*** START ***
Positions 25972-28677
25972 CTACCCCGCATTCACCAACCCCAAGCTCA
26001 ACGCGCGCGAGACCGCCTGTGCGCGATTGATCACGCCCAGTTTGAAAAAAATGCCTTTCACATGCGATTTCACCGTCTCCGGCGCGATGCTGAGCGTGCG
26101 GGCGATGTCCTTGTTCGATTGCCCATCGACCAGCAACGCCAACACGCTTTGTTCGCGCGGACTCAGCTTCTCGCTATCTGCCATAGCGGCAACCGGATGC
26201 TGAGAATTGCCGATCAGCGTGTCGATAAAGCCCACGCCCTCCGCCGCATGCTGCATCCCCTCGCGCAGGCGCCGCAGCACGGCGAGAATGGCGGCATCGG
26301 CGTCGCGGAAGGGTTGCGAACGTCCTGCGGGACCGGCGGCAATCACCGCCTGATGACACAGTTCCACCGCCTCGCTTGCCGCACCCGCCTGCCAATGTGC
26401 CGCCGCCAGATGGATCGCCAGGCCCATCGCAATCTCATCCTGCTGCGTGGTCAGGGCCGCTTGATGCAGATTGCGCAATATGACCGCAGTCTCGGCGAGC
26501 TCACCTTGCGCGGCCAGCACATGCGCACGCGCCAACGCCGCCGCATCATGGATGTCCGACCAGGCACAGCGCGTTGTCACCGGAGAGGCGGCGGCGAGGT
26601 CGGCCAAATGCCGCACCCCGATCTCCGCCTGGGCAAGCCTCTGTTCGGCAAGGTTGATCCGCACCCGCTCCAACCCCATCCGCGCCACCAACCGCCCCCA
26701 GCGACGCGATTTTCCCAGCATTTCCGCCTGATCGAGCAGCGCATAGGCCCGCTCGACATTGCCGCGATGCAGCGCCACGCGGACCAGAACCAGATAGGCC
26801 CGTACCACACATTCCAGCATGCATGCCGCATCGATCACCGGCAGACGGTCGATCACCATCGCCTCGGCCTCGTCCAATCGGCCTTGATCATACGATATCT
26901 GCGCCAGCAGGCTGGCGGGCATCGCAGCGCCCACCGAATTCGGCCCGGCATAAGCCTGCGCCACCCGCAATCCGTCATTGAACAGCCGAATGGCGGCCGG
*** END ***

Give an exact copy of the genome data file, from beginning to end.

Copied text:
Positions 25972-28677
25972 CTACCCCGCATTCACCAACCCCAAGCTCA
26001 ACGCGCGCGAGACCGCCTGTGCGCGATTGATCACGCCCAGTTTGAAAAAAATGCCTTTCACATGCGATTTCACCGTCTCCGGCGCGATGCTGAGCGTGCG
26101 GGCGATGTCCTTGTTCGATTGCCCATCGACCAGCAACGCCAACACGCTTTGTTCGCGCGGACTCAGCTTCTCGCTATCTGCCATAGCGGCAACCGGATGC
26201 TGAGAATTGCCGATCAGCGTGTCGATAAAGCCCACGCCCTCCGCCGCATGCTGCATCCCCTCGCGCAGGCGCCGCAGCACGGCGAGAATGGCGGCATCGG
26301 CGTCGCGGAAGGGTTGCGAACGTCCTGCGGGACCGGCGGCAATCACCGCCTGATGACACAGTTCCACCGCCTCGCTTGCCGCACCCGCCTGCCAATGTGC
26401 CGCCGCCAGATGGATCGCCAGGCCCATCGCAATCTCATCCTGCTGCGTGGTCAGGGCCGCTTGATGCAGATTGCGCAATATGACCGCAGTCTCGGCGAGC
26501 TCACCTTGCGCGGCCAGCACATGCGCACGCGCCAACGCCGCCGCATCATGGATGTCCGACCAGGCACAGCGCGTTGTCACCGGAGAGGCGGCGGCGAGGT
26601 CGGCCAAATGCCGCACCCCGATCTCCGCCTGGGCAAGCCTCTGTTCGGCAAGGTTGATCCGCACCCGCTCCAACCCCATCCGCGCCACCAACCGCCCCCA
26701 GCGACGCGATTTTCCCAGCATTTCCGCCTGATCGAGCAGCGCATAGGCCCGCTCGACATTGCCGCGATGCAGCGCCACGCGGACCAGAACCAGATAGGCC
26801 CGTACCACACATTCCAGCATGCATGCCGCATCGATCACCGGCAGACGGTCGATCACCATCGCCTCGGCCTCGTCCAATCGGCCTTGATCATACGATATCT
26901 GCGCCAGCAGGCTGGCGGGCATCGCAGCGCCCACCGAATTCGGCCCGGCATAAGCCTGCGCCACCCGCAATCCGTCATTGAACAGCCGAATGGCGGCCGG